In a forecast published late last year, Chase and her colleagues at BloombergNEF estimated that by 2050, 56 percent of the world’s electricity would be produced by wind and solar power. But she says that forecast is already out of date — it’s too low.
Others go further still. “The fossil fuel era is over,” declares Carbon Tracker Initiative, a nonprofit think tank that studies the economics of clean energy, in a new report. Kingsmill Bond, its energy strategist, told me that the transition to renewable energy will alter geopolitics and global economics on a scale comparable to that of the Industrial Revolution.
He cites one telling example to illustrate how and why. The world’s largest conventional oil field, Ghawar in Saudi Arabia, has the capacity to produce nearly four million barrels of oil per day. If you were to convert Ghawar’s annual oil output into electricity, you’d get almost one petawatt-hour of power per year. (That’s nearly enough to power Japan for a year; the world’s annual electrical energy demand is 27 petawatt-hours.)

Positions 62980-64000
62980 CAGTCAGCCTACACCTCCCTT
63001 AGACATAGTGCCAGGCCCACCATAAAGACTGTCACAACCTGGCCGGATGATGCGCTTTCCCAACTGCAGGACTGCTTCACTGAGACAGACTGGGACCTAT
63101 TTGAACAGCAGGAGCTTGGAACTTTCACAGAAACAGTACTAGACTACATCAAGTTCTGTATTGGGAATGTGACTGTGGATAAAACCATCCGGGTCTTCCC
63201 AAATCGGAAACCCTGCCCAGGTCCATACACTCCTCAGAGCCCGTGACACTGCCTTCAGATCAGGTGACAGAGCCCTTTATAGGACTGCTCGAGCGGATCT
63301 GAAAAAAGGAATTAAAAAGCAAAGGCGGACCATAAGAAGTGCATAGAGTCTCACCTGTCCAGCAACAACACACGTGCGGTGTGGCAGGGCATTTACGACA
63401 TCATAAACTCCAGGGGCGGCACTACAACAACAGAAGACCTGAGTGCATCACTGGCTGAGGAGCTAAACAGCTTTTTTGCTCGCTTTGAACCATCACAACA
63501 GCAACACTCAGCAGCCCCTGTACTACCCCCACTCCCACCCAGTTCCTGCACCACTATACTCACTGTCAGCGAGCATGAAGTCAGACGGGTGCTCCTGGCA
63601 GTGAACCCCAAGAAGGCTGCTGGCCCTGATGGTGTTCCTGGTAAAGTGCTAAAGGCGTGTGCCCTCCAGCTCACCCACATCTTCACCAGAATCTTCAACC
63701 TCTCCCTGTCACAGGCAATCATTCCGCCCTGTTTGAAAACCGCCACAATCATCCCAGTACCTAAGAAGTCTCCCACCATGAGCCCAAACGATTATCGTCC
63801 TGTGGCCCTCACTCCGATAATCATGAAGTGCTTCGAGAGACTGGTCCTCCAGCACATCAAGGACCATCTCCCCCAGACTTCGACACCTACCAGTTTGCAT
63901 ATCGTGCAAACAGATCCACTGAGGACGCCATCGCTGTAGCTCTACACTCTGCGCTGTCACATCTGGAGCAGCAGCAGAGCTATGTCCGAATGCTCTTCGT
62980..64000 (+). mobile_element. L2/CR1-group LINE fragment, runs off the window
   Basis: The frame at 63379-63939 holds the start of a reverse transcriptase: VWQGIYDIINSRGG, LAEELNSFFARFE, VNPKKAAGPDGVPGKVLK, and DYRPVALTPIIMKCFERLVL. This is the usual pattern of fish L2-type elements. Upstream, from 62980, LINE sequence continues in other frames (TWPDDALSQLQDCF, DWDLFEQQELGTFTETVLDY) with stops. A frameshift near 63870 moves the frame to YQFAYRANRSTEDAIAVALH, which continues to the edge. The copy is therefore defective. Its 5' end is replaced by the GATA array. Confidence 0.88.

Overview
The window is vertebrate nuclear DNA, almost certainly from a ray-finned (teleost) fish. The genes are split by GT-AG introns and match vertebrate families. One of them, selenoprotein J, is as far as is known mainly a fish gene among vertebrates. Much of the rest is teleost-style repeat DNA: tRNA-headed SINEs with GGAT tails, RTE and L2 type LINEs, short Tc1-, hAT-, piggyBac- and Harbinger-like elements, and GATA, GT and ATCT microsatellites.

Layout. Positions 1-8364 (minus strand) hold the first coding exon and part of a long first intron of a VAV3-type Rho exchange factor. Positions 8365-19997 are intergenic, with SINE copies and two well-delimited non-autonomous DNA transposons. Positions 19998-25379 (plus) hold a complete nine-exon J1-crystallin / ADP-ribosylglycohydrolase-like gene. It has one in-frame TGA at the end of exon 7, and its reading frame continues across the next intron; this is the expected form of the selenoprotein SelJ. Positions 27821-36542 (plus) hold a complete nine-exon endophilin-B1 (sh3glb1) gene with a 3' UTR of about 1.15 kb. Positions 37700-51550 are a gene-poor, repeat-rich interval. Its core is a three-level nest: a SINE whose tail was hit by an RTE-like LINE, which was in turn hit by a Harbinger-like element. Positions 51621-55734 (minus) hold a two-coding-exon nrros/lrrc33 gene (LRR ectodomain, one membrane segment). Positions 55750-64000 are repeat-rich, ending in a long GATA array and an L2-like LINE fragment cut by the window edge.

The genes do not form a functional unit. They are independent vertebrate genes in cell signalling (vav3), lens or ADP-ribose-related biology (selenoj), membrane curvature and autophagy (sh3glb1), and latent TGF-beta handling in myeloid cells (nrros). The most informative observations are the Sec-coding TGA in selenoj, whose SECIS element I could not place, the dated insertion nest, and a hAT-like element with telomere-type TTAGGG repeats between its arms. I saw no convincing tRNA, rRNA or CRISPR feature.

The Ghawar oil field takes up a lot of space — about 3,000 square miles, around the size of Rhode Island and Delaware combined. But it soon might sound crazy to use that much sunny land for drilling oil. Bond estimates that if you put up solar panels on an area the size of Ghawar, you could now generate more than one petawatt-hour per year — more than you’d get from the oil buried under Ghawar.
But the oil will one day run out, while the sun will keep shining over Ghawar — and not just there, but everywhere else, too. This is the magic of the sun, as Bond explains: Only Saudi Arabia has a Ghawar, but with solar power almost every country in the world with enough space can generate one petawatt-hour of power (and without endangering the planet to boot).